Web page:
Type of Area
Built Environment Types
Scale of Impact
Intervention Scale (Spatial)
Public space regeneration
Visibility and Openness
Connecting the Beach: A Major Challenge Overcome.
This project, completed in 2010 was designed by JJR LLC, of Madison for Concordia University. The site comprises the top, slopes and bottom of a high, steep bluff lying above Lake Michigan. The height of the bluff is 40m which made accessibility down to the lakeshore from the university campus a major challenge. In fact, the project started for the purpose of slope stabilization but became a more complex design project with inclusive access, landscape restoration, wetland and coastal area designs, storm water management and use of bluff-stabilizing native plant species.
The project connects the university with its main natural asset, the lakefront, for the university staff and students as well as the general public. The project provides beaches, hiking, fishing, swimming, wildlife observation, landscape viewing and educational resources.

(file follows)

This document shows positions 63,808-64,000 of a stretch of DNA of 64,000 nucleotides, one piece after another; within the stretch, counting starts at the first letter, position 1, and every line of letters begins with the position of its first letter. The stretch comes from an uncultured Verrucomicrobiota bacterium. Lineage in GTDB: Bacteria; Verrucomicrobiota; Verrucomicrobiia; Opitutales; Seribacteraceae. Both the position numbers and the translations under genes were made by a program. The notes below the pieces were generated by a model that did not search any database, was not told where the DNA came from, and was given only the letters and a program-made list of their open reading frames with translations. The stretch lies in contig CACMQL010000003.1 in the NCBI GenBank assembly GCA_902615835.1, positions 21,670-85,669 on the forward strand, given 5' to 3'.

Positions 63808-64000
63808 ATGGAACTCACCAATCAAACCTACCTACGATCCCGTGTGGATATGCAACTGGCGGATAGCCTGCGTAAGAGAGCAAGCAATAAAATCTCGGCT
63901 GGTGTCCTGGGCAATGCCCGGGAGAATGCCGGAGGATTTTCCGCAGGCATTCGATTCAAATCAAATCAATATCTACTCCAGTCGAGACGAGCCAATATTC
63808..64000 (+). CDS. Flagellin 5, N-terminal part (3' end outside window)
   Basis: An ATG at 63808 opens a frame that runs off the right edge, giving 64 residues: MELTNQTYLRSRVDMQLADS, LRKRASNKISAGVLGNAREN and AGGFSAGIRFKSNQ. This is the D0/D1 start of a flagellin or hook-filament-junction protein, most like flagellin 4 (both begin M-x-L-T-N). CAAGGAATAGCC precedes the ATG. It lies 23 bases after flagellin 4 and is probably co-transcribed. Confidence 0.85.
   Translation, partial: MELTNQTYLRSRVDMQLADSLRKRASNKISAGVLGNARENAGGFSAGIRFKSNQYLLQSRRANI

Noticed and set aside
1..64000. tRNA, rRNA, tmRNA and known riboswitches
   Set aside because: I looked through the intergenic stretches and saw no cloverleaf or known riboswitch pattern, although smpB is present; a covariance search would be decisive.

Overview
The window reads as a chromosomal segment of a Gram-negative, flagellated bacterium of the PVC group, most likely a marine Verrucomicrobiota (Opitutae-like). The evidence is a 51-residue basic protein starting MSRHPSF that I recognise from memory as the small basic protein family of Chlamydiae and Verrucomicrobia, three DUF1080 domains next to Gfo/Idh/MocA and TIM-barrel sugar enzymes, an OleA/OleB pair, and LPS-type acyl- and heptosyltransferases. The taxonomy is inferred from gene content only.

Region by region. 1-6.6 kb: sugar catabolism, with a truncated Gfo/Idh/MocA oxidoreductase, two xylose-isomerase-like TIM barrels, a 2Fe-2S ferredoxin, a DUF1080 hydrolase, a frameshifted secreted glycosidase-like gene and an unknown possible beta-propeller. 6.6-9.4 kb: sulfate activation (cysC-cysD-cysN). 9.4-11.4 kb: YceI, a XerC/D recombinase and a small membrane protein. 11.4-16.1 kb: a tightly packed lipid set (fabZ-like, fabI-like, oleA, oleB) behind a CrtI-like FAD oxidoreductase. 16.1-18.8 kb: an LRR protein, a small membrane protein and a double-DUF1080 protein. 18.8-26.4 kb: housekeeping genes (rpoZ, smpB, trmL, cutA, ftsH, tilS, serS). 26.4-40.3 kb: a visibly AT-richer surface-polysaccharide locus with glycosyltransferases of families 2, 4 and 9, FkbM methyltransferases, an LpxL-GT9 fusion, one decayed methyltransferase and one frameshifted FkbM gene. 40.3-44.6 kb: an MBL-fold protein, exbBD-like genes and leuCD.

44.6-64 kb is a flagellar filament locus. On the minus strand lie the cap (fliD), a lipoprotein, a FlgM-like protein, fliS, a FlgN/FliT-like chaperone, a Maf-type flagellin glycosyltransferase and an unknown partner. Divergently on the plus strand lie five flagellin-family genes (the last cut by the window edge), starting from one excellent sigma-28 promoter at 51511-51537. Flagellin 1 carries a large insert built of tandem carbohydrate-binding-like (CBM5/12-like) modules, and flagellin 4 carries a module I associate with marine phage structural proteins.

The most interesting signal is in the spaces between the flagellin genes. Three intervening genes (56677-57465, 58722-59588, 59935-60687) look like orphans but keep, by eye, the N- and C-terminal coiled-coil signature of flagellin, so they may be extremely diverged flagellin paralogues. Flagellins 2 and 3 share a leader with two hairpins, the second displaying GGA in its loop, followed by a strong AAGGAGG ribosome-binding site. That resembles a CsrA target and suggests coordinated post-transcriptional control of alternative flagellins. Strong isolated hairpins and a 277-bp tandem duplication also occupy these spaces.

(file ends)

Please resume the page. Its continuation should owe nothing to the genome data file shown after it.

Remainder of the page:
The open air theatre built into the design is used as on outdoor classroom. The design features a series of zig-zag ramps traversed with a more direct access via steps. The theatre overlooks the lake and is located at the top. The paths incorporate drainage channels to collect the run off and are lit at night. The beach at the bottom is flanked by stone rip-rap stabilization structures.
Perception and Meaning
Health and Wellbeing
Interaction with Water
Tactile: Partly in water
Website of the project:
Google map reference
This project is rated very highly for accessibility except for the visibility from a distance (given the large lake). It also scores highly for its design apart from the lack of reference to cultural historical aspects – which given its location is no surprise.
The facilities are somewhat limited by the terrain and gradients and it lacks seating. It is also exposed and lacks any shade or shelter. It has excellent potential for health and well-being. Water accessibility is also rated highly apart from accessibility from the water – no jetties – and the range of possible activities in or on the water – due to the poor accessibility, it is assumed.
The range of possible physical activities is also necessarily limited by the terrain and nature of the design. This is a really good example of a project which overcomes huge challenges and results in a unique and sensitive solution that provides something special in an otherwise rather bland landscape.